Two of the most glamorous palace hotels offer the chicest way of indulging in Parisian pastries and the most elegant teas—perfect for fueling up during a stay in the City of Lights. Oh, and there’s Champagne and chocolate, too.
Teatime treats in the gracious splendor of the Hotel Plaza Athenée and Le Meurice Paris are so popular it’s essential to make a reservation. Guests arrive at the appointed hour and the table is set with exquisite silver trays and pedestals with tiers of chocolate lollipops and cakes, millefeuilles and fruit tarts, chocolate mousse and marshmallows.
At these two hotels, among the swooping silk curtains, velvet banquettes, and dramatic white tablecloths, afternoon tea is orchestrated like a concert, or theater. Superbly groomed wait staff turn tea into a delightful (and delicious) entertainment.
Hotel Plaza Athénée
At La Galerie within the ultra-luxe Hôtel Plaza Athénée, elegant new creations of executive pastry chef Angelo Musa play the starring role.
Musa, a winner of the World Pastry Cup and the Best Craftsman of France award, and Alexandre Dufeu, pastry chef at the Hôtel Plaza Athénée, have created a new afternoon tea that is sublime, and tells Musa’s life story through sweet treats.
Among the menu offerings are Musa’s raspberry/coconut lollipops covered by a dark chocolate shell and presented on a towering silver cake stand. Musa’s fashionable creations for pâtisserie are a combination of “simple” products and harmonious textures with pure raw materials of top quality.
The marshmallow roll with pâte de fruits conveys a more modern image of confectionery. The vanilla lemon merveille, tart and sweet, consists of a sphere of vanilla cream enveloping a light citrus meringue with a lemon confit centre. It’s Musa’s perfect example of a marriage of textures and successful flavors.
Alongside the nine sweet creations presented with the classic tea, Musa serves up a trio of “100%”—the confection that brought him to the Hôtel Plaza Athénée. It was after tasting this chic and superbly balanced creation that Alain Ducasse contacted Musa to join the Plaza hotel’s creative team.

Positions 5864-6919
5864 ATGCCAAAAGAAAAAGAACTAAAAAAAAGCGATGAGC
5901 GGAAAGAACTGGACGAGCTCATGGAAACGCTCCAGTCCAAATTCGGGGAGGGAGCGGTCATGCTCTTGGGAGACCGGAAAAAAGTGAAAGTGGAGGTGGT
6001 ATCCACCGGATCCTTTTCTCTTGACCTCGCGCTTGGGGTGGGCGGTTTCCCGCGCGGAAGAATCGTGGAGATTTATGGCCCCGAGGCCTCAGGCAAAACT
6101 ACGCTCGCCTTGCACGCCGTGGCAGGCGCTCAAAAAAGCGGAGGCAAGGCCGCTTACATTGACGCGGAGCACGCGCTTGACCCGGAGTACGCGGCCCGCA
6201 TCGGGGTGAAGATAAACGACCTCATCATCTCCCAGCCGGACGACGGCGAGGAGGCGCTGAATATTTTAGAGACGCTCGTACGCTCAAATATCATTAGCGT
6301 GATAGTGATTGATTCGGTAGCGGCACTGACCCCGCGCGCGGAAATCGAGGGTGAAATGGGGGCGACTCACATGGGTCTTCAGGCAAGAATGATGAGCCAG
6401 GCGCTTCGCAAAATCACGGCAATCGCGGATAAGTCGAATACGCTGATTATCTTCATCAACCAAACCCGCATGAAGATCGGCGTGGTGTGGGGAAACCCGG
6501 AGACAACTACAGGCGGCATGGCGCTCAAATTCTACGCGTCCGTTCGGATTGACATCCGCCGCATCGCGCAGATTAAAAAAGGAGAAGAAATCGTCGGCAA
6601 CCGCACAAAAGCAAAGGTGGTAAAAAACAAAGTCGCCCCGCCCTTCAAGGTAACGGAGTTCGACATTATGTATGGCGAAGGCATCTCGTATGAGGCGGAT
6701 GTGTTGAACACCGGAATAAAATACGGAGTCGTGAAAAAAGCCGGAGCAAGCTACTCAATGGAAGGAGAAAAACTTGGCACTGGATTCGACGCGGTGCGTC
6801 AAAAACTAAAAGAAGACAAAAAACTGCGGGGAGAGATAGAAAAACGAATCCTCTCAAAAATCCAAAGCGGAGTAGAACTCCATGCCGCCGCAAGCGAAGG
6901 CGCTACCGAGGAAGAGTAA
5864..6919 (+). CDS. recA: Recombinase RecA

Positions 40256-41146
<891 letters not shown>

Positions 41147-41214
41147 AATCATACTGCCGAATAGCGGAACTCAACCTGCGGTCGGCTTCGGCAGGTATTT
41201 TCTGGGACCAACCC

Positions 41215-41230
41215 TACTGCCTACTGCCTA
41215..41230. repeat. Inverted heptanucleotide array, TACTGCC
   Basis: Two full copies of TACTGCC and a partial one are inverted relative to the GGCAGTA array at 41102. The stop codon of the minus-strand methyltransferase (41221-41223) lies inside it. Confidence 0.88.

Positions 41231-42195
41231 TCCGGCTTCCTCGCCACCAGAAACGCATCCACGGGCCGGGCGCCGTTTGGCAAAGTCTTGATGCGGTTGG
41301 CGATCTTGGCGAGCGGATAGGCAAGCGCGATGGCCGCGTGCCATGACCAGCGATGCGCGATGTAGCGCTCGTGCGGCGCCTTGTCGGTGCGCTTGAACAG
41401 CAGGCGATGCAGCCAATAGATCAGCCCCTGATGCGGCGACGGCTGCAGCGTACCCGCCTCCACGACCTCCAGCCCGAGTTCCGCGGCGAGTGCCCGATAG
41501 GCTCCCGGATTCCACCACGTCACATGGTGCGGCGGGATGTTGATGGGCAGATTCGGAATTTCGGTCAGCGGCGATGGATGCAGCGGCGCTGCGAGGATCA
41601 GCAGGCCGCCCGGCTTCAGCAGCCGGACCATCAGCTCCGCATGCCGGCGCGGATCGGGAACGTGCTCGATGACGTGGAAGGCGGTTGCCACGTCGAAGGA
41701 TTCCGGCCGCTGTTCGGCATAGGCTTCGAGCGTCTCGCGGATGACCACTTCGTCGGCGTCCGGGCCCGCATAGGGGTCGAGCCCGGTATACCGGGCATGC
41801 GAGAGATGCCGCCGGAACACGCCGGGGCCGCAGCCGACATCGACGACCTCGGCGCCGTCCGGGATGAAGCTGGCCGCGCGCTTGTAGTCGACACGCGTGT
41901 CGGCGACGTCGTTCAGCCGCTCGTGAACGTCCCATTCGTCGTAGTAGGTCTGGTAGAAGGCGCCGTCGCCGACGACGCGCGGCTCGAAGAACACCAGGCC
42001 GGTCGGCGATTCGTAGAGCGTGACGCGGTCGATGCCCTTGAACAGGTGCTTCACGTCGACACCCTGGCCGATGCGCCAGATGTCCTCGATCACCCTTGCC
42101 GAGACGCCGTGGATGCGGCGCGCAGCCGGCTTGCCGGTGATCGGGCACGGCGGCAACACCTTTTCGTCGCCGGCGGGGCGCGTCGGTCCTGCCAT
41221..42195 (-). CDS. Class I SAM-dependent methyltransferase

This “100%” stylish confection combines biscuit, crémeux, and mousse and comes in three different versions: pistachio, coffee, or caramel. The pretty pastries look as fashionable as the Dior garments paraded through La Galerie, worn by guests en route to the next runway show.
Le Meurice Paris
Le Meurice Paris, situated on the chicest block of rue de Rivoli and overlooking the Tuileries, has always been a hotel destination for both its ultra-private bar as well as dining at Le Dali restaurant, which was recently and dramatically updated by Philippe Starck. The classic architecture is still handsome, and Starck’s new teardrop lighting and surreal silver chairs send a jolt of energy through the space.
Now the hotel’s star pastry chef, Cédric Grolet, and his prize-winning team give Parisian sugar confections and cakes a rock ‘n’ roll style. His chocolate ganache-filled glazed fruits are hyper-real. Even the swirling meringue-topped apple tart looks tantalizingly intricate. No wonder his fans book a table weeks ahead.
Grolet dreamed up a fantasy afternoon tea at Le Meurice complete with selections of Mariage Freres fragrant teas in ornate silver teapots and a selection of Champagnes. The iconic creations for which Grolet is best known include his highly original trompe l’oeil sculpted fruits, in addition to updated traditional French desserts such as St. Honoré cake, pistachio Paris-Brest, and lemon and chocolate éclairs.
And for those sugar-lovers in the know who simply can’t wait for afternoon tea, there’s a new secret spot to discover. Le Maurice and Grolet recently opened a chic pastry shop just around the corner from Le Meurice at 6 Rue de Castiglione. The boutique opens at noon, and Grolet’s signature cakes and sculpted fruits can be purchased along with freshly baked madeleines, cookies, and Bundt cakes. Sweet treats are displayed like precious jewels under glass. There’s always a queue outside, so get there early because once the pastries and Grolet’s famous Rubik’s Cube cakes are sold, he closes.
The sleek design of the pastry shop is itself worth the trip. Le Meurice and Grolet worked with the French architects’ collective Ciguë, to design a daring concept that breathes new life into French patisseries. The creative team stepped into Grolet’s world and for several weeks observed and worked at Le Meurice’s pastry laboratory in order to capture the chef’s spirit. The materials they chose—enameled lava, waxed brass, Hainaut Blue Stone, and blown glass lighting—bring an ultra-modern touch to the space. It’s the sensation of Paris… for the décor as well as the sugar rush. How sweet it is.
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